Microsoft, News Corp. Eye Web Pact

(CBS/AP)
That knock on the door may be Microsoft, wanting to de-index you — that is, if you are a media organization whose news content is being searched and indexed by Google.

The Financial Times reports that Microsoft has had discussions with News Corp. over the possibility of paying the media company to "de-index" its news Web sites from Google.

News Corp. chairman Rupert Murdoch has said that he would block Google (online and in court) to prevent the search giant from "stealing stories" published by his papers, which include the Wall Street Journal, New York Post, the Times of London, the Sun, and the Australian.

News Corp. has been studying ways to increase revenue from its online content (it charges subscription fees for access to much of the content on wsj.com), and has taken a harder line against Google.

However, while sources tell FT that News Corp. — the world's second-largest media conglomerate — approached Microsoft about the prospective de-indexing, FT reporters Matthew Garrahan, Richard Waters and Andrew Edgecliffe-Johnson write that Microsoft has approached other online publishers to persuade them about blocking their sites from Google as well.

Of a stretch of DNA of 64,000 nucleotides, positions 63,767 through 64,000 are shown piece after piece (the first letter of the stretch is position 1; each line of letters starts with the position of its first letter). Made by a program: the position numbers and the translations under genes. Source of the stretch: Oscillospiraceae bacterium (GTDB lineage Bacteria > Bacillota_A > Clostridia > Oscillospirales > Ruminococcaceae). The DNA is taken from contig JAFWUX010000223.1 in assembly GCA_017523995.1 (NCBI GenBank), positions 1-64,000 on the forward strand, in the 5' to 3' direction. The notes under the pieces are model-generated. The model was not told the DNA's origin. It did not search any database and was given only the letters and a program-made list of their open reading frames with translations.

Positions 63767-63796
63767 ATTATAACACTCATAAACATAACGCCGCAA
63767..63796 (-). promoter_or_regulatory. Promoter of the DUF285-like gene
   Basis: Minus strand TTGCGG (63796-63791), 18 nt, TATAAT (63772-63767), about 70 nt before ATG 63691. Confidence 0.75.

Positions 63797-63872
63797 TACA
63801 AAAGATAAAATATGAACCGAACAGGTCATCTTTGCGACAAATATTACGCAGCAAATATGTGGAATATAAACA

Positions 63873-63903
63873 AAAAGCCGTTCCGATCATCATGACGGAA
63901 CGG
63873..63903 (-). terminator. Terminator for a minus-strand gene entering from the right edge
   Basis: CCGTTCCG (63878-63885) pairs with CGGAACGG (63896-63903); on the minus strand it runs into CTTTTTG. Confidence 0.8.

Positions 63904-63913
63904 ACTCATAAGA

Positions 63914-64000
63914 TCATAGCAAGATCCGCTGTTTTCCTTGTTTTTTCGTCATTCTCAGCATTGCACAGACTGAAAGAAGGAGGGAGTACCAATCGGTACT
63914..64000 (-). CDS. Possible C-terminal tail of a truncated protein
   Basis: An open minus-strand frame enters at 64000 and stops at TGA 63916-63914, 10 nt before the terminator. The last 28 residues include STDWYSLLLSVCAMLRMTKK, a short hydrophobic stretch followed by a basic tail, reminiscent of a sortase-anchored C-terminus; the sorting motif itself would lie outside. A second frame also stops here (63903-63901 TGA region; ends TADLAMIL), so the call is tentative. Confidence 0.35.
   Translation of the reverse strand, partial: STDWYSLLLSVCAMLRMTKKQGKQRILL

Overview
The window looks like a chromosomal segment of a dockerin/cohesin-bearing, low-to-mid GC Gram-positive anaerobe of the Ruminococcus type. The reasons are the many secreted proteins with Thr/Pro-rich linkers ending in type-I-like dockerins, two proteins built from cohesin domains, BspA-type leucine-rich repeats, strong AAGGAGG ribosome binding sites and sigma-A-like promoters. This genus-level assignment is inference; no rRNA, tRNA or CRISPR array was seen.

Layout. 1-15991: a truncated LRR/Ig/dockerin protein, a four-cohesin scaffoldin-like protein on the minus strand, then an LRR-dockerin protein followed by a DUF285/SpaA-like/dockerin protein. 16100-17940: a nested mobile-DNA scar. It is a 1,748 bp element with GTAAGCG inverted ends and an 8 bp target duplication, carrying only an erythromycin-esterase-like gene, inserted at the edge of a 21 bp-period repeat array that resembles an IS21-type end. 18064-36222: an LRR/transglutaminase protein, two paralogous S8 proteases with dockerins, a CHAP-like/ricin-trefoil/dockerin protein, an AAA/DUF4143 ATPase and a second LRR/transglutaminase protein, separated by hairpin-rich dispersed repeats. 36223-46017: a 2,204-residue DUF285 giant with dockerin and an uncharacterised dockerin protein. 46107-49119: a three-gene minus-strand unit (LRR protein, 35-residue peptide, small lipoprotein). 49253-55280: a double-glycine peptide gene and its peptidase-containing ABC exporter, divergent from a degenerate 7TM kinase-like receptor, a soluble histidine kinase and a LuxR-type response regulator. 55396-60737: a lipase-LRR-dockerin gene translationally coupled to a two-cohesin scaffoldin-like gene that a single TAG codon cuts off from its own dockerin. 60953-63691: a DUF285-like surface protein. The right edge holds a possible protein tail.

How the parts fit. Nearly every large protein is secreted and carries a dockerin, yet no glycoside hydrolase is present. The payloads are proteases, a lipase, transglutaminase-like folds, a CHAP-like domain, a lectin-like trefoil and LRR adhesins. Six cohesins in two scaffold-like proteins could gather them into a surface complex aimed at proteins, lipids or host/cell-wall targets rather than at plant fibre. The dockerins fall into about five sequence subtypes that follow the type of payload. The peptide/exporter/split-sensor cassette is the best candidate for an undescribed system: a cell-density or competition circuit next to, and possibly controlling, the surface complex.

Microsoft, which owns the rival Bing search engine, declined to comment on the reports, as did News Corp.

Exclusivity agreements with publishers would be a way to differentiate Bing from Google for users. (Microsoft accounted for just under 10% of U.S. searches last month, according to ComScore.)

Earlier this month a Google spokesman said the search engine was "a tremendous source of promotion for news organizations," and that publishers choose to put their content online because "they want it to be found." Still, Google said if a publisher tells them not to include their site's content in their searches, they don't.

Google: Rupert Murdoch Can Block Us If He Wants To (Telegraph, 11.09.09)

While this assault by Microsoft/Bing might ultimately hurt Google's profits, Microsoft's entreaties may help the newspaper industry, writes FT, by forcing payment for content.

However, the paper reports that Google's U.K. director Matt Brittin told a Society of Editors conference last week that Google didn't need news content. "Economically, it's not a big part of how we generate revenue," he said.

For more, read:
Microsoft and News Corp Eye Web Pact (FT, 11.22.09)